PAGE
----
Symbols in Blok’s “Twelve”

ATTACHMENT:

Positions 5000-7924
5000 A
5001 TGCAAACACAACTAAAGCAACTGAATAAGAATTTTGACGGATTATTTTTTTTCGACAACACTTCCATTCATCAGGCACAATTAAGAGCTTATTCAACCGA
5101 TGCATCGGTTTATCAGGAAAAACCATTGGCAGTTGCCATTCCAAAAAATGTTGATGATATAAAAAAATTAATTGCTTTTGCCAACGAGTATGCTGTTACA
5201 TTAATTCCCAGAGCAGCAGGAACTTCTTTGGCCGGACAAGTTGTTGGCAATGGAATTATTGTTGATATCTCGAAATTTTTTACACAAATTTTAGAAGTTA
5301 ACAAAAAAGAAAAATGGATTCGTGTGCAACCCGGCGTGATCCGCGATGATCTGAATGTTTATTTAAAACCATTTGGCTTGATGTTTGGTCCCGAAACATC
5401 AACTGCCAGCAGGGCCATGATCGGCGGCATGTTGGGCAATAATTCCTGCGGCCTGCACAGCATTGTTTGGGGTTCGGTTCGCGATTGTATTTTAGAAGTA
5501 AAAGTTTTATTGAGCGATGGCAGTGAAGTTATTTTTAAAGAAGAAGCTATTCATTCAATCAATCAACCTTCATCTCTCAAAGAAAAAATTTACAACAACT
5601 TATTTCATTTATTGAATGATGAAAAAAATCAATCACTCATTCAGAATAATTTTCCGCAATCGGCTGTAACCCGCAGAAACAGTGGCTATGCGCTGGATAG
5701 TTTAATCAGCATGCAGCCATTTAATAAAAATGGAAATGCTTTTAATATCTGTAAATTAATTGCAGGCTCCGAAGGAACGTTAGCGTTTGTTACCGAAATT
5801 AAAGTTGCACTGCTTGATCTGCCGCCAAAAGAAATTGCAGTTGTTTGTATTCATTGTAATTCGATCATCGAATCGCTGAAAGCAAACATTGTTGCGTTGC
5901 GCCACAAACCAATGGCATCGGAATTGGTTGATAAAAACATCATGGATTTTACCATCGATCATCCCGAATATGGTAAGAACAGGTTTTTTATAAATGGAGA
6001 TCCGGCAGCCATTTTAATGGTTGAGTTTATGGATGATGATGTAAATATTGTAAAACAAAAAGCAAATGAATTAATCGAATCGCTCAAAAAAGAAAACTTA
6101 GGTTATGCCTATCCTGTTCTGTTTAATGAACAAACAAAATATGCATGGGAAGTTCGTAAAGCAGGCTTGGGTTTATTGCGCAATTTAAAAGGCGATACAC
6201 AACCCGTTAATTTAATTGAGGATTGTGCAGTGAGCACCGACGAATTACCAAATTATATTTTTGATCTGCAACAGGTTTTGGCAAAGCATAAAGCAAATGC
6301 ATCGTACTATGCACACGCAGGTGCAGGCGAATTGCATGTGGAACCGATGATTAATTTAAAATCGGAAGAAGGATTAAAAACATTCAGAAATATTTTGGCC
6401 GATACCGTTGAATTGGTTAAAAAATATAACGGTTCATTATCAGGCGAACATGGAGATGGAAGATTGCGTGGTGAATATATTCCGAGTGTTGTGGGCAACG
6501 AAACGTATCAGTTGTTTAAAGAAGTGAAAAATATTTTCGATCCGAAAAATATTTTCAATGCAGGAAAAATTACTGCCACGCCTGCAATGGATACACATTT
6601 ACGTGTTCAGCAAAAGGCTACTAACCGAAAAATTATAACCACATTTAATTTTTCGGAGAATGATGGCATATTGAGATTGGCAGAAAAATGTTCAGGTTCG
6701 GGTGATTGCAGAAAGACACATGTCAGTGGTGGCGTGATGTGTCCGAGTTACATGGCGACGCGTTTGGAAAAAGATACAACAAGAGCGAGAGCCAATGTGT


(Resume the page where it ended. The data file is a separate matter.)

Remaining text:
The poem "Twelve" by Alexander Blok was written in January 1918. The poem was written as an objective historical assessment that was given while reflecting on the events that happened in October of 1917. This was a period that fell between the Russian failure in World War I and the revulsion of Civil War that followed. The poem “Twelve” reflects the uncertainty and nervousness that educated Russians felt during the beginning of the Revolution. Alexander Blok was known as a symbolist writer. The lively, multi-valued images and symbols are an important part in analysis of the poem by Alexander Blok. The realm of “Twelve” is revolutionary Russia in small-scale version which contains ordinary imagery. The ordinary imagery does not seem to strike the reader as important symbols since it includes a blizzard, crossroads, darkness, a pathetic love triangle, twelve marching men, murder, and a vision of Christ. The color scheme in the work is carefully considered by Blok and is limited to three symbolic colors; black, white, and red. Each color has an associated meaning that Blok is trying to portray. Black is considered a symbol of night, darkness, death and violence, white represents purity, the spirit and snow, and red represents the typical color of revolution and blood, fire and destruction. The first image of interest, the blizzard, is the essential, irrational storm that blinds everyone about their surroundings. The blizzard is blinding the people in regards to the Revolutions. The Revolution is a gory and unusual event that stands outside of what has been experienced before in time and space. The Revolution also signifies when things can become the opposite of what they usually are and when traditional laws do not apply. The people during the Revolution are blinded by these changes like the blizzard blinds one from the surroundings. The blizzard is not the only significant symbol in the poem but it plays a part in a deeper...
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